This site uses cookies to improve your experience and to provide services and advertising. By continuing to browse, you agree to the use of cookies described in our Cookies Policy. You may change your settings at any time but this may impact on the functionality of the site. To learn more see our Cookies Policy.
Dublin: 7 °C Saturday 19 October, 2019

Major changes could be in store in Cork GAA for divisional and college teams in county championships

Two motions are being brought to Cork’s annual convention next weekend.

Seamus Harnedy and Paul Geaney have both won county senior medals in Cork.
Seamus Harnedy and Paul Geaney have both won county senior medals in Cork.
Image: INPHO

THE INVOLVEMENT OF divisional and college teams in the Cork senior football and hurling championships could be set for a major overhaul at the county’s annual convention next weekend.

Motions are set to be brought forward which if passed would remove divisional sides from the equation and prevent college teams from fielding non-Cork players in their sides.

The motions are being brought forward by Glen Rovers, county senior hurling champions in 2015 and 2016, and were first reported today by Denis Hurley in the Evening Echo newspaper.

The first one will see Glen Rovers seeking to delete bye-law 41, which permits the Cork county board to let divisional teams enter the senior championships. The second one would be a motion for GAA Congress if passed and would bar players from lining out for both the colleges teams and their home club in another county. Both motions will go before the convention in Cork on 15 December.

Divisional side Imokilly are the current Cork senior hurling champions, winning the title in October for the second successive year. They fielded a star-studded side including current Cork seniors Seamus Harnedy, Bill Cooper and Colm Spillane. The most recent divisional triumphs prior to 2017 occurred between 1996 and 1998 when Avondhu and Imokilly shared three crowns.

Bill Cooper celebrates after the game Bill Cooper celebrating Imokilly's county final victory. Source: Oisin Keniry/INPHO

Divisional side Duhallow – who had Donncha O’Connor, Aidan Walsh and Kevin Crowley in their ranks – lost out to St Finbarr’s in this year’s Cork senior football decider with Carbery in 2004 the last division to lift that crown.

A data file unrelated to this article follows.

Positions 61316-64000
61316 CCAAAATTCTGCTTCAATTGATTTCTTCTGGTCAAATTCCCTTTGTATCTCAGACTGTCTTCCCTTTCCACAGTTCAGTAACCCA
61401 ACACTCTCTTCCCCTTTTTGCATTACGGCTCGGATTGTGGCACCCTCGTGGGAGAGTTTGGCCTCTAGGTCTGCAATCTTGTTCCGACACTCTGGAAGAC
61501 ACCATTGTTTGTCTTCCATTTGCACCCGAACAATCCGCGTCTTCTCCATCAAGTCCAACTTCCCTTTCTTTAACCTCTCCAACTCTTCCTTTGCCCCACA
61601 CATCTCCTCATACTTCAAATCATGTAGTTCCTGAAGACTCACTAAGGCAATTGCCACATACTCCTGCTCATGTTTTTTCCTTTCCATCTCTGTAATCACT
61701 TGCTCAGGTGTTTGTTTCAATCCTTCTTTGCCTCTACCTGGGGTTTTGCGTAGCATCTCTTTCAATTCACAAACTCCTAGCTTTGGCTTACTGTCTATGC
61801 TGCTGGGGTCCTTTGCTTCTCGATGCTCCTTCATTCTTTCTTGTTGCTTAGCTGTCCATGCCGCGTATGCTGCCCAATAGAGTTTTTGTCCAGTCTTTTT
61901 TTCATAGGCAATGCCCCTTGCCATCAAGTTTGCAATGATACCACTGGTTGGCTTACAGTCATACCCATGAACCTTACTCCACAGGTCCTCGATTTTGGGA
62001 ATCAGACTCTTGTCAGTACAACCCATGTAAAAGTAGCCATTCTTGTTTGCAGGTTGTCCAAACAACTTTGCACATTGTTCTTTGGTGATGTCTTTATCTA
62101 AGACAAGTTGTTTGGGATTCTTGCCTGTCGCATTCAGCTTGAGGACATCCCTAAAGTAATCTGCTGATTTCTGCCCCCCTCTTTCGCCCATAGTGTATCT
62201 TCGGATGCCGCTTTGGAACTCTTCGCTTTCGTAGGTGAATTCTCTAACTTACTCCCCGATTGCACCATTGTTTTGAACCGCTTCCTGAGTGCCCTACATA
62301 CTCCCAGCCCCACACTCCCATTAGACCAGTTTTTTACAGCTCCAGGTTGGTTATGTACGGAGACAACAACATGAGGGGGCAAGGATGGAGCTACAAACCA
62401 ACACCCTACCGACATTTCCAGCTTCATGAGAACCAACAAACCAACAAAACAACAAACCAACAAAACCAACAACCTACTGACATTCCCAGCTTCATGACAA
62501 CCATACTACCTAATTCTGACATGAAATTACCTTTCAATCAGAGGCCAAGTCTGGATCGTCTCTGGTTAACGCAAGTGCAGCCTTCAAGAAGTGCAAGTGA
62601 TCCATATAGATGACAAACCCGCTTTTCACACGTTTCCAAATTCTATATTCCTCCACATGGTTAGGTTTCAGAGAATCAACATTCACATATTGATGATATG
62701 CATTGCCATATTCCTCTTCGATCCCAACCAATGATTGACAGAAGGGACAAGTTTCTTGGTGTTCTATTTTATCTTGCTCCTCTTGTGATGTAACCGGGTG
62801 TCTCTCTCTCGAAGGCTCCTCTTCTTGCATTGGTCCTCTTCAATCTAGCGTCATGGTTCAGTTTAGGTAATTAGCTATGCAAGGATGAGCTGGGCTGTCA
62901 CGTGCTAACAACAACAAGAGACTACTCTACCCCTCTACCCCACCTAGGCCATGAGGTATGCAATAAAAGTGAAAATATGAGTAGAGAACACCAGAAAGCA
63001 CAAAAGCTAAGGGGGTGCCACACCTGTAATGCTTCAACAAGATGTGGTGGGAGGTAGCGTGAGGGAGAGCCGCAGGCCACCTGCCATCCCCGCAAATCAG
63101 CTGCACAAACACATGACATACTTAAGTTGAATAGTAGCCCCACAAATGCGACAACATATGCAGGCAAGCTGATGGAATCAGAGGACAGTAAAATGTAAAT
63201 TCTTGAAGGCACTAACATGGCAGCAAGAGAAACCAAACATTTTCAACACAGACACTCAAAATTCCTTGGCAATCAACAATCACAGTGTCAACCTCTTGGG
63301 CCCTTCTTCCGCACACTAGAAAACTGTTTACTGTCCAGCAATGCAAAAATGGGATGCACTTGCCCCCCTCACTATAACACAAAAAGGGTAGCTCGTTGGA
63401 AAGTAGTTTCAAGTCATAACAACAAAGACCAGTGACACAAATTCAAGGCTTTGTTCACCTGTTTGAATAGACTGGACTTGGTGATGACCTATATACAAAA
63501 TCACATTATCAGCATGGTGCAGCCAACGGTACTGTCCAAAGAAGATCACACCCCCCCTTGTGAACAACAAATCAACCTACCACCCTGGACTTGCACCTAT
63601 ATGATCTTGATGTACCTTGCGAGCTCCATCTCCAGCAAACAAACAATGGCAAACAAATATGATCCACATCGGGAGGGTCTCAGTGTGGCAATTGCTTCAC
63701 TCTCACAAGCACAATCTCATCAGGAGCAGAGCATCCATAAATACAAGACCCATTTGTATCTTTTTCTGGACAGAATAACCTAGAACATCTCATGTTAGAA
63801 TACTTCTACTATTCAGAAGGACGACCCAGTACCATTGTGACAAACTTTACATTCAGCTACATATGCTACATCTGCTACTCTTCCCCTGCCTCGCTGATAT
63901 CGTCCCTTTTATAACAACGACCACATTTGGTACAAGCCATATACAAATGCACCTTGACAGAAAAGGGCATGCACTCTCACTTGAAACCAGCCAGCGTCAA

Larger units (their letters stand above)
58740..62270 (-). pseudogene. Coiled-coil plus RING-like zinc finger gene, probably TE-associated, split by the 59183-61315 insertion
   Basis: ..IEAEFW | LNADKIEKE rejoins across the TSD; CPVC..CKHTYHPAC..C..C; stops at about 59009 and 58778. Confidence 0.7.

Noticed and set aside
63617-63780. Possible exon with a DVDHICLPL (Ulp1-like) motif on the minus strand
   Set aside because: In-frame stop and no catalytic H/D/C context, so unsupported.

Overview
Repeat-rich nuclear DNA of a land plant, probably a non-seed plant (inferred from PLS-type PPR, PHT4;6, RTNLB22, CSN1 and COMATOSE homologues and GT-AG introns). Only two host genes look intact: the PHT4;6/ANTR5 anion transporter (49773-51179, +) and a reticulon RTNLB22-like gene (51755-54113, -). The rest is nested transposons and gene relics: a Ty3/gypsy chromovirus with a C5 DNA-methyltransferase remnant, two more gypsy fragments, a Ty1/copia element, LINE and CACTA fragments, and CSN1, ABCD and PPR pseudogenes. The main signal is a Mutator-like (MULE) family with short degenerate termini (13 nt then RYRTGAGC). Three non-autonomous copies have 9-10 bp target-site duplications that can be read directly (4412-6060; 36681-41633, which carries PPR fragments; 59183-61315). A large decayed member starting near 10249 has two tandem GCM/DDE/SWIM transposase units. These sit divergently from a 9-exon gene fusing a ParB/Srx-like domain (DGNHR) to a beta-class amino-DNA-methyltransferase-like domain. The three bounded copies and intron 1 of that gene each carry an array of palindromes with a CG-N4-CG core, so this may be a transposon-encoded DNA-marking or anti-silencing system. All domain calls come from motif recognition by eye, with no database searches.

The role of the college teams UCC and CIT has been a contentious one in Cork GAA with the involvement of players from outside the county. 

UCC reached the senior hurling semi-finals this year with Waterford duo Conor Gleeson and Tom Devine, Tipperary’s Michael Breen and Kerry’s Shane Conway amongst those they could call on.

They haven’t won the senior hurling title since 1970 but triumphed in football in 2011 with a side that contained the Kerry quartet of Paul Geaney, Johnny Buckley, Daithi Casey and Peter Crowley, and Roscommon’s Niall Daly. Buckley and Casey won Kerry senior medals the same year for Dr Crokes and then lined out against UCC in the Munster senior club final.

Daithi Casey under pressure from Niall Daly and Sean Kiely Daithi Casey in action against UCC in the 2011 Munster senior club hurling final. Source: Cathal Noonan

In 1999 UCC claimed the Munster senior club football crown with Paul Galvin and Eamonn Fitzmaurice both in action. CIT have only featured in one county senior decider when they lost the hurling showdown in 2011 with current Clare captain Pat O’Connor their best-known player from outside Cork.

UCC's players celebrate 12/12/1999 UCC players celebrating their 1999 Munster club title win. Source: Patrick Bolger/INPHO

There is also a Congress motion being tabled by the St Ita’s club, the home of Cork hurling captain Harnedy, that wants to see drawn All-Ireland semi-finals in football and hurling go to replays rather than extra-time.


Murray Kinsella, Gavan Casey and Andy Dunne preview a big weekend of Heineken Cup action and dissect the week’s main talking points.

Source: Heineken Rugby Weekly on The42/SoundCloud

Subscribe to our new podcast, Heineken Rugby Weekly on The42, here:

  • Share on Facebook
  • Email this article

About the author:

Fintan O'Toole

Read next:


This is YOUR comments community. Stay civil, stay constructive, stay on topic. Please familiarise yourself with our comments policy here before taking part.
write a comment

    Leave a commentcancel